And why is it that the French revolutionaries added this third element to the fundamental pillars of the society which they sought? Because reconciling the positions of liberals on individual freedom especially, and of proto democrats, socialists, communists and anarchists in relation to the equality of people could only be mediated if people accept living together, sharing the same space, and having common rules of coexistence, civility, and respect for one other.

Racism, sexism, homophobia, religious, ethnic, political and socio-economic intolerance are at the root of all conflicts and contemporary violence. And they can only be solved if we build common bases of coexistence. Both in favelas and affluent neighborhoods; both in political and cultural spheres; both in relation to us as in relation to them. Without the guarantee of the right to coexistence, we will not escape the barbarism prophesied by Rosa Luxemburg in 1916. We are already in it. Unlike that which occurred with the Roman Empire, we have become barbarians within our own society. The barbarism is manifested in the genocide of young, black, poor people and in the isolation and insecurity of the wealthy within their increasingly private spaces.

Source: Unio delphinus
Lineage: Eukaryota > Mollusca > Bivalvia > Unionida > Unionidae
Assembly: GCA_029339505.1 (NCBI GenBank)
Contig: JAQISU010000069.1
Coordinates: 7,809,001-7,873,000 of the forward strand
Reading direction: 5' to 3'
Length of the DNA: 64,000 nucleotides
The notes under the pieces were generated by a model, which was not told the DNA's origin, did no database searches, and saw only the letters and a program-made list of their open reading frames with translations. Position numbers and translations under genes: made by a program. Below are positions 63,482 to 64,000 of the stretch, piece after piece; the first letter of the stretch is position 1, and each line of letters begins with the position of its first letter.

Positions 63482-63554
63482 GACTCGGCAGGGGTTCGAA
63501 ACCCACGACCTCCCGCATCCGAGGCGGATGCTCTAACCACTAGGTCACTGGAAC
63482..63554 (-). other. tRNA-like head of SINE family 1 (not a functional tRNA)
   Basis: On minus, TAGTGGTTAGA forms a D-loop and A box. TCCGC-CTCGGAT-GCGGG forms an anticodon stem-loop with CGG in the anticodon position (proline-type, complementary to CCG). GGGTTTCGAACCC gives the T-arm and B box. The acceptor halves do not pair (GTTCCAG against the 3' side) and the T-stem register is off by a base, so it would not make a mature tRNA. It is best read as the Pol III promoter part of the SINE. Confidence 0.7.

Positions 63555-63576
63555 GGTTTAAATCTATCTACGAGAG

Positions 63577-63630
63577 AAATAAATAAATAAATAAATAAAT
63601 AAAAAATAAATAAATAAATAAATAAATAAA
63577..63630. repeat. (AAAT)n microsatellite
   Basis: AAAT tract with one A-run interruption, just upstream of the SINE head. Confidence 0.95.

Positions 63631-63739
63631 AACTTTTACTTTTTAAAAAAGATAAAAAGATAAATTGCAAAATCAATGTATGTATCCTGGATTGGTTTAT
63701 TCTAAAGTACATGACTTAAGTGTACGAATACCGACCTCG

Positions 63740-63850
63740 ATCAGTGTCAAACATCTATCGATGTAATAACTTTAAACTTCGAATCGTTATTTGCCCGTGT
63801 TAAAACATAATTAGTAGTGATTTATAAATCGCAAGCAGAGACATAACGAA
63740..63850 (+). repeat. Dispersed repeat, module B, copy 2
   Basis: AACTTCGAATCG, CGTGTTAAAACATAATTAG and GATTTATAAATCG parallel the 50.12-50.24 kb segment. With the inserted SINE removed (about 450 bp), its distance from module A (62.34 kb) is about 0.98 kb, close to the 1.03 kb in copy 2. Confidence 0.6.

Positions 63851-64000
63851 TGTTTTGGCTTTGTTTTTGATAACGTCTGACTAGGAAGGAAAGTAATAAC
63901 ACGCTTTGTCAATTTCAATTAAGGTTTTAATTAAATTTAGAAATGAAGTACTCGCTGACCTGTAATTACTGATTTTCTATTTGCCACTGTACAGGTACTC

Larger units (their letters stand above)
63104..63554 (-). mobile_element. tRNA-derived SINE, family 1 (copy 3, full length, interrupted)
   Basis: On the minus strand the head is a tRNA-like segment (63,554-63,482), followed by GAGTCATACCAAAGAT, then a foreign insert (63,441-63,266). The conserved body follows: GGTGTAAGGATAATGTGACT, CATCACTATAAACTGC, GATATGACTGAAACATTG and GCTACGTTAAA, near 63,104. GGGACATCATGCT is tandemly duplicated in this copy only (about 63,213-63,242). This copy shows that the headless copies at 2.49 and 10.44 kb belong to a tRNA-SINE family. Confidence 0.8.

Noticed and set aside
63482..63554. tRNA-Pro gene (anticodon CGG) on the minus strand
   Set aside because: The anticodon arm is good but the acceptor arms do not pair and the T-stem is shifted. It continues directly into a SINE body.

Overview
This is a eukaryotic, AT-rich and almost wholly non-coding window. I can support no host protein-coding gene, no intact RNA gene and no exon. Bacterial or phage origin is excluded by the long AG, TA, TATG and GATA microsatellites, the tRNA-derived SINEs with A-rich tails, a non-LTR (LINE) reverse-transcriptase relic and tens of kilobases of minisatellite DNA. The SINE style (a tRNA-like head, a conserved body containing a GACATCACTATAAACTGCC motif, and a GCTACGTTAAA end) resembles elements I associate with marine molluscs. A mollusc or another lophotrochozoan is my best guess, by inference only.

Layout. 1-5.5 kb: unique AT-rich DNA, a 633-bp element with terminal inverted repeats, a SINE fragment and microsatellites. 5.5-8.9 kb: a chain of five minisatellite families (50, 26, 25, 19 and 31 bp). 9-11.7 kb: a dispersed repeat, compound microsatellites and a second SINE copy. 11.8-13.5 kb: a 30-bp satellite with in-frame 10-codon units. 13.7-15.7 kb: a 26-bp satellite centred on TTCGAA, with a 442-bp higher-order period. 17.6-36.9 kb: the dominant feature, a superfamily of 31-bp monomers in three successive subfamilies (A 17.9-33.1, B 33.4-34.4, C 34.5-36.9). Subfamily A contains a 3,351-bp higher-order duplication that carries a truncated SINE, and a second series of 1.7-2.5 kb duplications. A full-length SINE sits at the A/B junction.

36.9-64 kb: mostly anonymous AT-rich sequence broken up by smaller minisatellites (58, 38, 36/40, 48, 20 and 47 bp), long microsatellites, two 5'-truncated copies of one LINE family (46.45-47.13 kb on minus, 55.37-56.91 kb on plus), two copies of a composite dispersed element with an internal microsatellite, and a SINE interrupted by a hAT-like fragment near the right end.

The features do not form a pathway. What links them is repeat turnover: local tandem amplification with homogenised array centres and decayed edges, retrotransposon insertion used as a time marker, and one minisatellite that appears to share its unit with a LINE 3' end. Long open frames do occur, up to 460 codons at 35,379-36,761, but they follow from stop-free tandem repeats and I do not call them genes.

Our differences will continue to exist, there is no utopia to account for this. Fortunately history always continues. But for that, we need to affirm our common humanity above all. And build public policies that allow this right to coexistence. This is a choice we need to know we have to make. And live. Before we collapse completely.

*Jailson de Souza e Silva is founder of the Favelas Observatory (Observatório de Favelas) and author of, among other books, Bruxas e bruxos da cidade: personagens da revolução do contemporâneo (Witches and wizards of the city: characters of the contemporary revolution) published in 2016.

**Amarildo was a bricklayer and resident of Rocinha who was murdered by UPP officers in 2013 and, thanks to immediate and widespread campaigning on social media which set off civil protests, his death was investigated by police, resulting in the arrest of the police officers who tortured him to death. His body was not found.